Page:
De Beers Announces New Deferments; China Devalues Yuan
August 17, 2015
De Beers announced that it will allow clients to defer as much as 75% of their Aug. 24-28 sight until as late as March 2016. The move comes after clients left almost two-thirds of their July allocations on the table. De Beers has held the line on rough prices despite a weakening of polished diamonds prices that makes cutting unprofitable.
The July sight, allocated at about $650 million, totaled between $200 and $250 million after clients deferred or outright refused their goods. De Beers reported that its rough diamond sales fell 21% in the first half of the year and that it would reduce its mining by about three million carats – from a target of 32 million down to 29 million carats – during the remainder of 2015 to deal with the slow market.
Alrosa, which sells its rough via sights and contracts with consortia in India and Israel, has not significantly lowered prices this year and reportedly has continued to require its clients to honor contracts, leaving some to speculate that dealers are deferring De Beers sights to pay for Alrosa rough.
Rio Tinto, which has adopted a more flexible pricing policy for its rough, said that revenues fell 23% for the first half of 2015 against the same period last year, while diamond production increased 18%.
Encouragingly for the diamond industry, Blue Nile’s second quarter 2015 diamond sales increased a reported 6.7% from the corresponding period last year, following a disappointing first half that recorded a 2.1% rise, one of the smallest in the online diamond merchant’s history. Driving the increase was a strong upturn in engagement ring sales – the company’s core strength. Non-engagement and fashion jewelry increased 3.5%. The company is forecasting an increase of 3% to 5% for the year.
Overall, luxury sales, including jewelry, have languished this year. U.S. jewelry sales continue to run slightly behind last year’s pace; down 1.5% in June. Luxury watch sales declined even more, posting a decline of more than 3%.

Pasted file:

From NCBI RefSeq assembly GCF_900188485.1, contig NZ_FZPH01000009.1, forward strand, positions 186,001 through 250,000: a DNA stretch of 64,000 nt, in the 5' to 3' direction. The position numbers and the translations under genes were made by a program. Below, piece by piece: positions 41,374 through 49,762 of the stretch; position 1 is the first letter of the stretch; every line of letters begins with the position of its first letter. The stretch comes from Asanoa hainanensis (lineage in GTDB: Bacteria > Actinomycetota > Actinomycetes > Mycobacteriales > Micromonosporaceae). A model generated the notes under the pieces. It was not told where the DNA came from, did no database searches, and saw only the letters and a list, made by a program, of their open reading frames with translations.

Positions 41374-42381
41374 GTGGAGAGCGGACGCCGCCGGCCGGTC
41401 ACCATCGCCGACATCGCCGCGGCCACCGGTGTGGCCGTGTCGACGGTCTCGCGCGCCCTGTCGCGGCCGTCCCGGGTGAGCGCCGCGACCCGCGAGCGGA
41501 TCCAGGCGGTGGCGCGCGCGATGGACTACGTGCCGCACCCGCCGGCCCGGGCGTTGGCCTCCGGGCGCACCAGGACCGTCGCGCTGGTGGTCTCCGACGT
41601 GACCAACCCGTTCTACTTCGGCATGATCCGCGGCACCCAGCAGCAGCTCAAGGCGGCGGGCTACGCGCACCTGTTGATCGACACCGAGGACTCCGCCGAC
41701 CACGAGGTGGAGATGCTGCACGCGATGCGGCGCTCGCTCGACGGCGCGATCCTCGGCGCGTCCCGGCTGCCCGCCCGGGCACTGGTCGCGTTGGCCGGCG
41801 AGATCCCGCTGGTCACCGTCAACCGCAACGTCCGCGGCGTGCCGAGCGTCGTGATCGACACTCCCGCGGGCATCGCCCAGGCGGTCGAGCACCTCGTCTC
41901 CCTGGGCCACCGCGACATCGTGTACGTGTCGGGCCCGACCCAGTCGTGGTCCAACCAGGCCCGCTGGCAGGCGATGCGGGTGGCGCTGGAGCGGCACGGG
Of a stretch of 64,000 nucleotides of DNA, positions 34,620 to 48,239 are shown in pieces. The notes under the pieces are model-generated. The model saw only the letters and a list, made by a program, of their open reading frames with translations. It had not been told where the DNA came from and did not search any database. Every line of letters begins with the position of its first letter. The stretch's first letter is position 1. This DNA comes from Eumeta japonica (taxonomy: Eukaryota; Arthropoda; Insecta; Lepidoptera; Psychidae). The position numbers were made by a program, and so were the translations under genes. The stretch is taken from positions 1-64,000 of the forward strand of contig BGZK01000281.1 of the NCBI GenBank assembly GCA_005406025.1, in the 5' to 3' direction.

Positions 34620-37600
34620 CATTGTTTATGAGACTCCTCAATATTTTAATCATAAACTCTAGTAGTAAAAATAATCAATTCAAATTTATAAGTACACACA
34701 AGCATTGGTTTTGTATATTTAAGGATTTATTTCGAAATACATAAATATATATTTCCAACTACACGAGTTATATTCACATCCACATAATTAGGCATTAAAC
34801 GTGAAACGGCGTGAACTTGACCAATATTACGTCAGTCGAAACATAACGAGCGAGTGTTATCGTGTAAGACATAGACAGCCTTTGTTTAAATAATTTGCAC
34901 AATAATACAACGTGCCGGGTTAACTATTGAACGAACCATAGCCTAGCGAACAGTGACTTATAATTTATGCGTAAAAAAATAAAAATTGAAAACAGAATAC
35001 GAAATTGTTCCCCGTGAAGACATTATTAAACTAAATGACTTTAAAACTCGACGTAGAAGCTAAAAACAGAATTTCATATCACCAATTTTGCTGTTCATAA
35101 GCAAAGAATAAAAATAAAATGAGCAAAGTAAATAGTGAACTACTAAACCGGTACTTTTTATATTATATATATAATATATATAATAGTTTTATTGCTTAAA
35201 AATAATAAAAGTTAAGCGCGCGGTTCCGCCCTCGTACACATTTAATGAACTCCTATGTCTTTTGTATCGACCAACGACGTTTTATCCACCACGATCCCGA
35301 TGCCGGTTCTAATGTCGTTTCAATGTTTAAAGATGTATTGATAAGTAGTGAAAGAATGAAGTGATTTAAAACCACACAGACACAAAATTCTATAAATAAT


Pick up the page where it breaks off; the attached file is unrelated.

Coinciding with the softening of U.S. retail demand, is a decline in consumer confidence, which fell sharply in July according to the Conference Board, a consumer research organization, as consumers worried that the fallout from the financial bailout for Greece and the declining Chinese economy could affect the U.S. economy.
China, in a move that may deter already slowing diamond sales, devalued its currency, the renminbi yuan, in successive stages by nearly 5% during the week of Aug. 10. Diamonds are traded primarily in U.S. dollars, so the decline in the renminbi will raise prices. The government announced the devaluation to spur demand for Chinese exports as the country’s economy falters. A number of the country’s retail jewelers, however, are already posting sales declines in comparison to last year, so this move will not help.
The industry will await the results of the Sept. 16-22 Hong Kong Gem and Jewellery Fair, the largest diamond, cultured pearl and gemstone fair in the world. Typically, that fair is the driver for end-of-year business in Asia and its success or failure will be a significant predictor for 2016 business in that part of the world.
Russell Shor is senior industry analyst at GIA in Carlsbad.